If yes, how can this be achieved?
We are working on the followup envisaged by the agreements and I am in contact with both the Italian and Bahraini companies and associations. For the time being, we must limit ourselves to video conferencing and I remain confident that when we are able to do so, we will schedule further bilateral meetings and organise trade fairs and other events that will help facilitate interaction amongst the Italian and Bahraini business communities.
Can you tell us a bit about the range of agreements that was signed between Bahrain and Italian entities in Rome earlier this year?
Agreements worth USD360 million were signed between Italian companies and Bahraini counterparts. Among these were agreements between: Tatweer Petroleum and Ente Nazionale Idrocarburi (ENI) Bahrain, Alba and Fluorsid S.p.A, Alba and FATA S.p.A, Alba and Techmo Car S.P.C, Al Salam Bank and OMP Racing S.p.A, GPIC and Saipem/Snamprogetti S.p.A (ENI Group). Memoranda of Understanding were also signed between ICE (Italian Trade Commission) and Bahrain’s Economic Development Board and SACE S.p.A (Export Credit Agency) and the Ministry of Industry, Trade and Tourism, as well as a Joint Declaration on Tourism between the Ministers of Tourism. An agreement has also been signed between our two governments for the exemption from the visa requirement for holders of diplomatic, special or service passports. The event attracted great interest from Italian companies, which also participated in large numbers.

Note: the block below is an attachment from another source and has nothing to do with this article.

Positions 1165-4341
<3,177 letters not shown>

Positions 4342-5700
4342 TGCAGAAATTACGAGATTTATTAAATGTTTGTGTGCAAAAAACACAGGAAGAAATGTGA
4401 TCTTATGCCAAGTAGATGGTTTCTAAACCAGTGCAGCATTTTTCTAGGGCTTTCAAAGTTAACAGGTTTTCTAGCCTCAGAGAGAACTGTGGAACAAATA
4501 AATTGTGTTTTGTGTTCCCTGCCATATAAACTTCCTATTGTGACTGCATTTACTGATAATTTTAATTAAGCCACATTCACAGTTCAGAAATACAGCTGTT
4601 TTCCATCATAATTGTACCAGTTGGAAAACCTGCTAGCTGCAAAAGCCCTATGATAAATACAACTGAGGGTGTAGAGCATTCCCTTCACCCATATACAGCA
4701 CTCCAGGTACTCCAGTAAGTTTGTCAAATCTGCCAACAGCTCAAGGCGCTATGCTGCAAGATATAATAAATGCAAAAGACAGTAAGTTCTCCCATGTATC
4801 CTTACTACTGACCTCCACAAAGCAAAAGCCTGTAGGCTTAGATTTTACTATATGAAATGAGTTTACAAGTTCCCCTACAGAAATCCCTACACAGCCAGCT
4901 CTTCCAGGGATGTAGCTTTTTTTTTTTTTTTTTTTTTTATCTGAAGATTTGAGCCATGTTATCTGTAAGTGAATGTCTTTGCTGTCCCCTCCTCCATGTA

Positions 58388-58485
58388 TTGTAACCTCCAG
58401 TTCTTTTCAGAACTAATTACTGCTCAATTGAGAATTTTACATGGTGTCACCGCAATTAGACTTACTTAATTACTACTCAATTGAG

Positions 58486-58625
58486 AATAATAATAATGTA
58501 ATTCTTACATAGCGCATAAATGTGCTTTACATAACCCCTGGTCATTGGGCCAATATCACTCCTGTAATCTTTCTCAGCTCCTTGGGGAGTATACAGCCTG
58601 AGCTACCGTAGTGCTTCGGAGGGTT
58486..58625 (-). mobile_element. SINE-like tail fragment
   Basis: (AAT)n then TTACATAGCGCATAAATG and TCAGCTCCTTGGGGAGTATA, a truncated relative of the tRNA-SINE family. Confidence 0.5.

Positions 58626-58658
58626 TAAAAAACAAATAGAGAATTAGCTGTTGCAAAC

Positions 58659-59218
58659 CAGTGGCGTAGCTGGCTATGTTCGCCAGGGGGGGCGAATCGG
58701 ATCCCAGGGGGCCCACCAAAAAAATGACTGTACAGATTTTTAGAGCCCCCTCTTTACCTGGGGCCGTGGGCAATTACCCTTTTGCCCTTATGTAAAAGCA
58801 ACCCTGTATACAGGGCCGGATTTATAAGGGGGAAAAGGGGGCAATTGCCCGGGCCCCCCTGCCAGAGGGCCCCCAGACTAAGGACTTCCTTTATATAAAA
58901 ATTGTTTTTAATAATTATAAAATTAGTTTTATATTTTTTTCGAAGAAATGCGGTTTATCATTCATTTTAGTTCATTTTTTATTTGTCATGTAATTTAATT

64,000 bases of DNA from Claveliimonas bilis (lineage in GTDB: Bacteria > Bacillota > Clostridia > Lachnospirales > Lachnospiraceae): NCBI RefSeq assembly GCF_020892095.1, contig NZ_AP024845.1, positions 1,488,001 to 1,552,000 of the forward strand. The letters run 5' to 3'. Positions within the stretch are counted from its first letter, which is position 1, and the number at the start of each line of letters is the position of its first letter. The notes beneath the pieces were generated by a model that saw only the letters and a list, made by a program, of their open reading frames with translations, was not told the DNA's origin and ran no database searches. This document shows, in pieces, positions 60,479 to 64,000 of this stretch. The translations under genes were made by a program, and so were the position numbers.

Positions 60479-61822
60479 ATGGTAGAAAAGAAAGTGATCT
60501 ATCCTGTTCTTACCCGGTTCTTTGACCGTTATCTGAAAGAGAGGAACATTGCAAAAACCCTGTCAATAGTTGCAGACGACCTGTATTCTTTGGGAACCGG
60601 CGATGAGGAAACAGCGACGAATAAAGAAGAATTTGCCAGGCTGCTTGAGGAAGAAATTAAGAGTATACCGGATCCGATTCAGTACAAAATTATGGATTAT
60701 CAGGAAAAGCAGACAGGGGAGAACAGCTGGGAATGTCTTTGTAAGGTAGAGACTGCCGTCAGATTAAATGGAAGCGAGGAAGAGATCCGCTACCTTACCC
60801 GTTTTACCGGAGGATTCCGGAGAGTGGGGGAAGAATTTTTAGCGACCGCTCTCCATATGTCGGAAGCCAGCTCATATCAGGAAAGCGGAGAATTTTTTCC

When is the anticipated Italian Trade Agency to open in Bahrain?
Provided everything runs smoothly, the ICE office, hosted at the embassy, will open very soon, in the coming weeks. The long-awaited desk office will facilitate economic interest, providing assistance and information to Italian and Bahraini companies, both in Italy and Bahrain. The services available will be very extensive and will be complemented by numerous and diverse promotional events to increase Italy’s offer in Bahrain and promote a more widespread bilateral business partnership.
Are there any more business developments or high-level visits on the horizon?
The official meetings in Rome proved to be a qualitative leap forward in bilateral relations, deepening and expanding the fields of cooperation to new sectors, as shown by the agreements on cultural, educational, scientific, technological and information cooperation, air services, health and medical science, as well as the letter of intent between the National Space Agency and the Italian Space Agency on cooperation for civil purposes. Italy is a great productive and technological power, we export machinery and excel in science and innovation, as well as in the defence sector. In this regard, a paradigmatic example is offered by the activity and the extraordinary quality of production of Fincantieri S.p.A, also present here in the GCC, which is a global player in the field of civil and military shipbuilding.
On the cultural side, there has long been a history of exchange and cultural tours between the two countries. Is there anything planned for the future?
The bilateral agreement signed on cultural, educational, scientific, technological and informational cooperation will definitely open greater possibilities for the future. It is my priority to share more of our culture with Bahrain. I am very keen on seeing ongoing collaboration between museums, art galleries, and more promotion of the Italian language as well as encouraging an appreciation for opera, an extraordinary form of art that I am passionate about. Opera was born in Italy and is a unique heritage: music, singing and acting merge to form extraordinary stories that have always fascinated me.